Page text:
Today is James M. Cain's birthday; the titan of noir writing was born July 1, 1892. The longtime writer is best known for three books that were made into now-classic films: "The Postman Always Rings Twice," "Mildren Pierce" and "Double Indemnity."
Born and raised on the East Coast and trained as a journalist, Cain moved to Los Angeles in the 1930s, around the time his first book was published. He returned to the East Coast about 15 years later, but it was in Los Angeles, a place he had conflicting feelings about, that Cain had his greatest success.
To celebrate his birthday, here are 14 things you probably didn't know about him:
1. Cain's first novel "The Postman Always Rings Twice" was rejected by publishers -- twice.
2. In his time, he was called "the 20-minute egg of hard-boiled fiction." Which means very, very hard.
3. He wrote lines like, "I loved her like a rabbit loved a rattlesnake." That's from the novel "Double Indemnity."
4. Cain was in high demand in Hollywood, but the relationship was fraught. A complete rewrite he did of the screenplay "Out of the Past" had to be rewritten again after he was done.
5. About producers and publishers Cain once said, "They don't know what they want. They only think they do."
6. Describing Cain, a director once said he "looks like an ex-Sheriff of San Berarndino." In fact, he was an ex-journalist from Maryland.
7. Cain served as a private in France in World War I.
8. When he went to war, he had already earned a master's degree.
9. He was married four times.
10. In 1943, he was granted a divorce from second wife Elina Cain. The settlement included a payment of $27,500 -- when she was making 65 cents an hour as a "war worker."
11. When she filed for divorce, Elina Cain said that Cain was "morose, sarcastic and insulting."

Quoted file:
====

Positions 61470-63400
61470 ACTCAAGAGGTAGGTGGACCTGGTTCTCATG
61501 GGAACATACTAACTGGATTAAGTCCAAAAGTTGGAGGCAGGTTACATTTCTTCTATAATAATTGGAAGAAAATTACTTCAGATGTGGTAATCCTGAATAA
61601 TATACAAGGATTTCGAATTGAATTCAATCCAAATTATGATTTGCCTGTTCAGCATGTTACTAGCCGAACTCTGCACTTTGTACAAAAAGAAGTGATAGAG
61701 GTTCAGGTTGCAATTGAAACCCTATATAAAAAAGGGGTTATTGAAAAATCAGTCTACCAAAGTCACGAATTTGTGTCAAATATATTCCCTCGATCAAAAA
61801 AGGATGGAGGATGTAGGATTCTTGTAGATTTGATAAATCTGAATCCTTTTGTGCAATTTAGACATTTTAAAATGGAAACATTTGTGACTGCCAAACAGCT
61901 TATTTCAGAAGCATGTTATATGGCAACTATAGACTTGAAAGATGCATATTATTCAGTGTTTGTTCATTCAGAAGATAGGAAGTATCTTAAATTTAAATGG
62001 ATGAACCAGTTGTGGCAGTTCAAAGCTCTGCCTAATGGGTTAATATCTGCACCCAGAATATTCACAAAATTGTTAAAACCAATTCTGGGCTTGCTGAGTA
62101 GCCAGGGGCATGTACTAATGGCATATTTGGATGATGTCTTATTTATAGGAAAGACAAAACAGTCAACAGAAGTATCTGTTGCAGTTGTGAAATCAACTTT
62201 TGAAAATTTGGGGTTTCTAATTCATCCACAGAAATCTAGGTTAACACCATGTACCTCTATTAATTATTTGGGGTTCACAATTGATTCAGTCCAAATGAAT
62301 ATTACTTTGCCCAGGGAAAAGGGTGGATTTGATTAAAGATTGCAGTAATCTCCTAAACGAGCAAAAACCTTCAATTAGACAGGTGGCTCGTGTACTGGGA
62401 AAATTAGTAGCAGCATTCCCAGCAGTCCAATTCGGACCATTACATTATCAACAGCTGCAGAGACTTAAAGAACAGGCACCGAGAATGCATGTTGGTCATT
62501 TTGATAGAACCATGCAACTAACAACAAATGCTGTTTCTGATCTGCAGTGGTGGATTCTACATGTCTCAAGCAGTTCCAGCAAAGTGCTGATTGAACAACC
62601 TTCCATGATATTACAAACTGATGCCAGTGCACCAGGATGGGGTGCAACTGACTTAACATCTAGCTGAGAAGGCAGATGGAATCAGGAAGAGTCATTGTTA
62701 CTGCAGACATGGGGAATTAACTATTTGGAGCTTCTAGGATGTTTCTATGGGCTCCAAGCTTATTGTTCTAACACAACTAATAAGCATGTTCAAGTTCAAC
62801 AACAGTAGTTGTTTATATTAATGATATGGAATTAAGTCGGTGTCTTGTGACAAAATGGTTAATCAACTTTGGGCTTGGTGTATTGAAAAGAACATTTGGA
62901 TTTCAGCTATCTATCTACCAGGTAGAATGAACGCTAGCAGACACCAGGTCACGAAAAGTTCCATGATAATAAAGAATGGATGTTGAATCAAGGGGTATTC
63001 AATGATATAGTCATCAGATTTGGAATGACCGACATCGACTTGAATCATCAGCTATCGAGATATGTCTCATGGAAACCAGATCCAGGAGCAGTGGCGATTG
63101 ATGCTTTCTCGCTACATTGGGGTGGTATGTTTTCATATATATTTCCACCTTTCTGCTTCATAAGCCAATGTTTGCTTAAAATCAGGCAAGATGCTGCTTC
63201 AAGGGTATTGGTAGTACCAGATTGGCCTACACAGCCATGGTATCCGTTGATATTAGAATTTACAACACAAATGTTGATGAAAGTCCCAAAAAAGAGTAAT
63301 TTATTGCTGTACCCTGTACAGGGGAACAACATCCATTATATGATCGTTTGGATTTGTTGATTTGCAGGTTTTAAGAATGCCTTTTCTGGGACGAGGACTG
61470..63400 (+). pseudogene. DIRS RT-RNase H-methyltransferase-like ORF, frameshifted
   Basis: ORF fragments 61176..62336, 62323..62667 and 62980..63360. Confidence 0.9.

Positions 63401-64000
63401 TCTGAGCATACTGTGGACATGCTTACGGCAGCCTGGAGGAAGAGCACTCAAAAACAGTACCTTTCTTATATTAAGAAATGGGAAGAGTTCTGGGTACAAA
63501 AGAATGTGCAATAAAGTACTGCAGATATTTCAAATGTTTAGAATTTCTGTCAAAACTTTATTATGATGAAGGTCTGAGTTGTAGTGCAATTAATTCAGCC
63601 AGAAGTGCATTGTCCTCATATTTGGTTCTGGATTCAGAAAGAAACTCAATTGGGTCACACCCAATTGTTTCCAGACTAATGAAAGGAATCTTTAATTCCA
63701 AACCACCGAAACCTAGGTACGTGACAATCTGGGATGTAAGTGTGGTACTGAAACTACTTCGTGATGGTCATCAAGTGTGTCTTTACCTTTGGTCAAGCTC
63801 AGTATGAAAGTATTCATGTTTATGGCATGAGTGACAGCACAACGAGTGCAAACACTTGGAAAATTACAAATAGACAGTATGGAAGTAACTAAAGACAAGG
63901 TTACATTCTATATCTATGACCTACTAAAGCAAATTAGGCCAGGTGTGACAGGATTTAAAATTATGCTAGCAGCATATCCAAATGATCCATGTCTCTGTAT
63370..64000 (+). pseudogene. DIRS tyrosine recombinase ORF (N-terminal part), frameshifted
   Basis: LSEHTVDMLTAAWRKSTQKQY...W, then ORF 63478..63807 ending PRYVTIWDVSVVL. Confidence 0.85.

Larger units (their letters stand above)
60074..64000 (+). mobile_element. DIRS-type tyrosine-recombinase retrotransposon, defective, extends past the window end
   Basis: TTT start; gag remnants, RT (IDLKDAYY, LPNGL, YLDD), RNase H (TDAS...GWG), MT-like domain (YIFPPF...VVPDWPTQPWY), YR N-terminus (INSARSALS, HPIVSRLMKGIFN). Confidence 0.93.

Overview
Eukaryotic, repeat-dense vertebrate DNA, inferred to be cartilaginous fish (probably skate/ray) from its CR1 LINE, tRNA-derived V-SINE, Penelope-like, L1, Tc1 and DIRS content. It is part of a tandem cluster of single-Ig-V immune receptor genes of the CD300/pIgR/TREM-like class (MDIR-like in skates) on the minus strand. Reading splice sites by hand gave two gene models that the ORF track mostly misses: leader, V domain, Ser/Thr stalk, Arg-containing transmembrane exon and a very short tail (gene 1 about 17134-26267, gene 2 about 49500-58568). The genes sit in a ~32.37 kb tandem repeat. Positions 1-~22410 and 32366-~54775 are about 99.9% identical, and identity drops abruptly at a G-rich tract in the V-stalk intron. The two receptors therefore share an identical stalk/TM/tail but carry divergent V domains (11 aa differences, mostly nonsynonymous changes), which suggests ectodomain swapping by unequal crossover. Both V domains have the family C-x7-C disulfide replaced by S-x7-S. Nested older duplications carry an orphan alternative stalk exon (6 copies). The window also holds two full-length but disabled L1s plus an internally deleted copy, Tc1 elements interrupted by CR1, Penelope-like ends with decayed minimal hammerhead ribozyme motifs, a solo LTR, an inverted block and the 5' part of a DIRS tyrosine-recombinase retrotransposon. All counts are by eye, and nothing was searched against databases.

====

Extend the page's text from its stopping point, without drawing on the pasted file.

12. About a year after that divorce, Cain married Aileen Pringle, a former silent film star.
13. When Pringle and Cain divorced two years later, Pringle described Cain as "moody, melancholoy and grim" and said he built "mental dungeons, instead of castles in the air."
14. In "Paradise," a 1933 cover story about Los Angeles published in H.L. Mencken's American Mercury magazine, Cain wrote, "the sunlight gives everything the unmoving quality of things seen in a desert. And of course this is greatly aggravated by the similarity of the seasons, in itself. Nothing changes. Summer follows Winter without a Spring, Winter follows Summer without a Fall. The citrus trees flower and bear all at the same time: you never get a riot of blossoms as you do in Western Maryland when the apple-trees are in bloom, or a catharsis of stinking, primitive accomplishment, as you do in Delaware when the tomatoes go to the cannery. Here the oil wells flow right along, so do the orange trees, so does everything. It is terrifying."
Like passing notes in class; I'm @paperhaus on TwitterCopyright © 2014, Los Angeles Times